How To Create a Google Ads Campaign in 5 Steps

There are innumerable ways to advertise online today. With platforms like Facebook and Instagram Ads platform, Twitter Ads, Pinterest Promoted Pins, Bing Ads, and Yahoo Search Ads, the competition is fierce. And Google Ads (formerly Google Adwords) is one of (if not the) best way to reach your target audience.

If you haven’t already, you should start looking to dive into the wildly rewarding world of Google Ads. Not quite sure where to start? Follow these five steps to create your first Google Ads campaign.

1. Choose your account structure

Account structure is a science, and there’s no one way to structure your account. There are a few different methods that work well though. They are:

  • Based on your website structure
  • By products/service you offer
  • Based on locations
campaign types
Campaign Types

This is not an exhaustive list, and there are many other ways to structure your account. What it comes down to is taking the time to come up with a rational structure easily managed, tracked, and optimized to get the best results over time.

2. Do your keyword research

Next, you need to fill up your ad groups with keywords. This requires thorough keyword research. You need to make sure you’re choosing keywords that aren’t too competitive or that have low-quality scores or search volumes.

keyword planner
Keyword planner

Find relevant keywords for each ad group using a keyword tool like Google’s Keyword Planner,, or Wordstream’s Keyword Tool. Start small with the number of keywords you use per ad group (think 10-20 max.) Use too many keywords and Google will feel overwhelmed, resulting in it not giving you the traffic you anticipated.

3. Make your campaign

It’s time to get the ball rolling an build out your first campaign. First things first: review your campaign settings. Double check the following items:

  • Type
  • Locations & Languages
  • Bid Strategy
  • Default Bid & Budget

4. Create Your First Ad Group and Text Ad

What’s a campaign without ads! The first thing you need is to create a new ad group. Under the campaigns tab in Google Ads, you’ll see an “Ad groups” tab and a red +Ad Group button. Select that and refer to your previous work to title your first ad group.

5. Add the Relevant Keyword List into the Ad Group

On the same screen, you’ll see a white box titled “Keywords.” This is where you’ll want to add in the previously created keyword list. This list should be short (no more than 10-20 keywords) and extremely relevant to the ad text and landing page that the users are being directed to. Also keep in mind that by default, new keywords are added on broad match. To specify match types use the designated punctuation; for example use quotations around a “phrase keyword,” brackets to specify an [exact match], plus signs to +specify +modified +broad, and broad keywords can simply be added as is.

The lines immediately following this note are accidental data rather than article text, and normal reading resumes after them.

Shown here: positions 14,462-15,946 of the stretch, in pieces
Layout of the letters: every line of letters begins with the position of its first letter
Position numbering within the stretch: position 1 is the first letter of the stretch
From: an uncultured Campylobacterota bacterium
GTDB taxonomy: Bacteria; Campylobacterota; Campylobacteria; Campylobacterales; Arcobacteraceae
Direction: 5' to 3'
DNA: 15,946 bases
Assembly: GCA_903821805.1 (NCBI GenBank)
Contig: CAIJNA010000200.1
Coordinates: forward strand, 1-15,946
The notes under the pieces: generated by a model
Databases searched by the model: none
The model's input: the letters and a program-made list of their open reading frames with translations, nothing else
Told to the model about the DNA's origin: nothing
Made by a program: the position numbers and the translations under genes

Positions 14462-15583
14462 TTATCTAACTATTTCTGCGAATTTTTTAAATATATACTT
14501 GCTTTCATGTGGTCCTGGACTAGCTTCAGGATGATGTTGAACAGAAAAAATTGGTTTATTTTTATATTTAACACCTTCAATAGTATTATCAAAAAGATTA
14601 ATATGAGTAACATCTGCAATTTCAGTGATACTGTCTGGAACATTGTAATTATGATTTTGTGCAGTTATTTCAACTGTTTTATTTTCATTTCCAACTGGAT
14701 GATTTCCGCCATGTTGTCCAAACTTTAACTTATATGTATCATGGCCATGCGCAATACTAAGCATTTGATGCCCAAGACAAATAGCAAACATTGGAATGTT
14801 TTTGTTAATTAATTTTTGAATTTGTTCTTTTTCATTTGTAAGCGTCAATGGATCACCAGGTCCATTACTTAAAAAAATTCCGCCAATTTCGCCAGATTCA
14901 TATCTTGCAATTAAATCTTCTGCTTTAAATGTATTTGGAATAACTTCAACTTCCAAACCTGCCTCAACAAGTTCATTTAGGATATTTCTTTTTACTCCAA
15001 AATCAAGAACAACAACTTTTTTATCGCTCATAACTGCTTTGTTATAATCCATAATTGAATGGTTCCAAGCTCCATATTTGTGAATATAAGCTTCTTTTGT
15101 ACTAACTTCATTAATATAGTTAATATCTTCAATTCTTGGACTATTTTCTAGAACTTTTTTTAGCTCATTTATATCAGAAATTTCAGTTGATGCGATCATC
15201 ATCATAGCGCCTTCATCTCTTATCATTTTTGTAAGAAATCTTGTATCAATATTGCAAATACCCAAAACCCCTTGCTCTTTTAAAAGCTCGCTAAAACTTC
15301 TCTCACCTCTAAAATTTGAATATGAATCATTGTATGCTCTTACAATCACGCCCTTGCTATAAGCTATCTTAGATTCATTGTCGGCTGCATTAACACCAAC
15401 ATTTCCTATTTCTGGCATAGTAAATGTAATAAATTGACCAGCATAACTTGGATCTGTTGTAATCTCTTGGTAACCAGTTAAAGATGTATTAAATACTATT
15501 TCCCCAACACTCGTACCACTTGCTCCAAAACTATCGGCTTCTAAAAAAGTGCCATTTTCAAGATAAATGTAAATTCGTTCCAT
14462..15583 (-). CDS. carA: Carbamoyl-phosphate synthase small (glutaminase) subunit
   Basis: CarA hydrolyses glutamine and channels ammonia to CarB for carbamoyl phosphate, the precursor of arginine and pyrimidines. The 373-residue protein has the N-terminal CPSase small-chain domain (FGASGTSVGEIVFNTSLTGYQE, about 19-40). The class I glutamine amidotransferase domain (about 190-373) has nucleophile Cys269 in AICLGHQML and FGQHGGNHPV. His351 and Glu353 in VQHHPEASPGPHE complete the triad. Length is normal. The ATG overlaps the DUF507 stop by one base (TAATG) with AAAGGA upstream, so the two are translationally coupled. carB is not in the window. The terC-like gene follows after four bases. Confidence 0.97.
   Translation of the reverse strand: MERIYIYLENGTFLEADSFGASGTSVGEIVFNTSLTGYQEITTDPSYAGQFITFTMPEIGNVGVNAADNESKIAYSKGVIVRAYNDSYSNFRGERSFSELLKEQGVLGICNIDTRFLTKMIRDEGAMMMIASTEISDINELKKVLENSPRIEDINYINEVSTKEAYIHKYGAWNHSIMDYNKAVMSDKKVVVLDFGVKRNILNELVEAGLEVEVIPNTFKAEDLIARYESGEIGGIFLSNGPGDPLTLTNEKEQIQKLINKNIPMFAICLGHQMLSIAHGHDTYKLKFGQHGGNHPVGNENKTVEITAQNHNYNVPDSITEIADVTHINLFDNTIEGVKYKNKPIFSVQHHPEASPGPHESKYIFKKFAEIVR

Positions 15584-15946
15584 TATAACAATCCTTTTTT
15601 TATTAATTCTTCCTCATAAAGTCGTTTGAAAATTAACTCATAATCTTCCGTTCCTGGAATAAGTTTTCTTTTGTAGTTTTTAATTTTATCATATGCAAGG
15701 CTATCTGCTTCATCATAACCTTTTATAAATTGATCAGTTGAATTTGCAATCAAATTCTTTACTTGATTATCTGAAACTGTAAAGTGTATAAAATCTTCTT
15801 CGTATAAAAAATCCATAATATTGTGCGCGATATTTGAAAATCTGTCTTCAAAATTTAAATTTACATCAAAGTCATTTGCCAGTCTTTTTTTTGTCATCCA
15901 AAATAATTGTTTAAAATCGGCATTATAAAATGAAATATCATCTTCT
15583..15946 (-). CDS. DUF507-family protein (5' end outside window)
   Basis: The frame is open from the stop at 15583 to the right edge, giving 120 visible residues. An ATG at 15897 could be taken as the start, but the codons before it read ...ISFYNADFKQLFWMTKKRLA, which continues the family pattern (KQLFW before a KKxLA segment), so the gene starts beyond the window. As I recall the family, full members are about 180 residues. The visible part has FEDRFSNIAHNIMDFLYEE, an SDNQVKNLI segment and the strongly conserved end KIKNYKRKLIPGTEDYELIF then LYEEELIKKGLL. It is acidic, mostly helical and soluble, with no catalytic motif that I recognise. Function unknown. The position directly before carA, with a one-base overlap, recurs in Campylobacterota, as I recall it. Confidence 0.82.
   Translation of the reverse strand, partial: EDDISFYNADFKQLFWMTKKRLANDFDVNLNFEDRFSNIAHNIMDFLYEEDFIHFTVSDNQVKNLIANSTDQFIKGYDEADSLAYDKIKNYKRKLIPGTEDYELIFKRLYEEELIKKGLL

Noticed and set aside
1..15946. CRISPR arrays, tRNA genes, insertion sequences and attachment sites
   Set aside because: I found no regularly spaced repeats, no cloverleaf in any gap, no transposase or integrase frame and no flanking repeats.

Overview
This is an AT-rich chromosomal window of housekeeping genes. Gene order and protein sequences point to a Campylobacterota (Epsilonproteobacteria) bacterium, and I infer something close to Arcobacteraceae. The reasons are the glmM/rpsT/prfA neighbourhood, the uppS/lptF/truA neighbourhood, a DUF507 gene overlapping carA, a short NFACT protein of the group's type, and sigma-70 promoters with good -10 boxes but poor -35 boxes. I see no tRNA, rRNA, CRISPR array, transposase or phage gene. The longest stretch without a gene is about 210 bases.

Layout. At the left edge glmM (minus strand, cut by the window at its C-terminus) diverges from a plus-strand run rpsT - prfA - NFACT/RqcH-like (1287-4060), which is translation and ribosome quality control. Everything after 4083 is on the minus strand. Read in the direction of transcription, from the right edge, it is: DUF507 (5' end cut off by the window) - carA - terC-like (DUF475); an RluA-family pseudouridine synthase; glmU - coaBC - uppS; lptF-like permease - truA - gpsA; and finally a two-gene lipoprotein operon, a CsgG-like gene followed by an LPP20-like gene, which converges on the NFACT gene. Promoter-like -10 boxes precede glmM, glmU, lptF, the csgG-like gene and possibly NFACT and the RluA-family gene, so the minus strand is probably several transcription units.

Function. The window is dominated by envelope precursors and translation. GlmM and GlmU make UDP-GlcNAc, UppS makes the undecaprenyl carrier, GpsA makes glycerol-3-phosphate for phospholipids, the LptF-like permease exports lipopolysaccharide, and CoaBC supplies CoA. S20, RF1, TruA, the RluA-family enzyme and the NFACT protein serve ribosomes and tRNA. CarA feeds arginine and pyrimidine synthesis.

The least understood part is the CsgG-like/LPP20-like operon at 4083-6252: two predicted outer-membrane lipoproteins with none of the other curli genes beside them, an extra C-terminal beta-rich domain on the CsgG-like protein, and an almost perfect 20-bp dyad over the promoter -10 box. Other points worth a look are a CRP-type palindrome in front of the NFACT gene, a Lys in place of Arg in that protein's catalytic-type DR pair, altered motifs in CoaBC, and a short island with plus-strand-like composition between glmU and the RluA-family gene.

Once you’ve finished creating your first ad group, ad text, and keyword list, select Save and continue to billing.

Congrats! You’ve successfully created your first campaign, ad group, text ad, and keyword list. The work (and payoff) has only just begun. Need additional help with Google Ads or pay per click advertising? Feel free to reach out to us at 323-612-7111 for expert advice and strategic direction.

3 Website A/B Testing Tools

A/B testing is becoming more and more common as teams realize how important it is for a website’s success.

[vc_row][vc_column][vc_column_text]The Web is a huge, competitive marketplace with very few (if any) untapped markets, meaning that being successful by offering something unique is rare. Much more common is that you’re competing for the business of your customers with several other websites, so attempting to convert every visitor into a customer or upselling/cross-selling your services better could make all the difference to your bottom line.

Due to this, the market for A/B testing tools and CRO (conversion rate optimization) tools is growing exponentially. But choosing one can be quite a time-consuming challenge, so in this article, I’ll compare the best A/B testing tools to help you decide which is most suitable for you or your team.

A/B testing is about experimenting with visual and content changes to see which results in more conversions.A/B testing often follows usability testing as a means of testing a solution to a flaw in the user experience identified using metrics like bounce rate in an analytics tool like Google Analytics, and thanks to the depth and quality of A/B testing tools available now, A/B testing is accessible to designers as well as marketers and developers.


1. Optimizely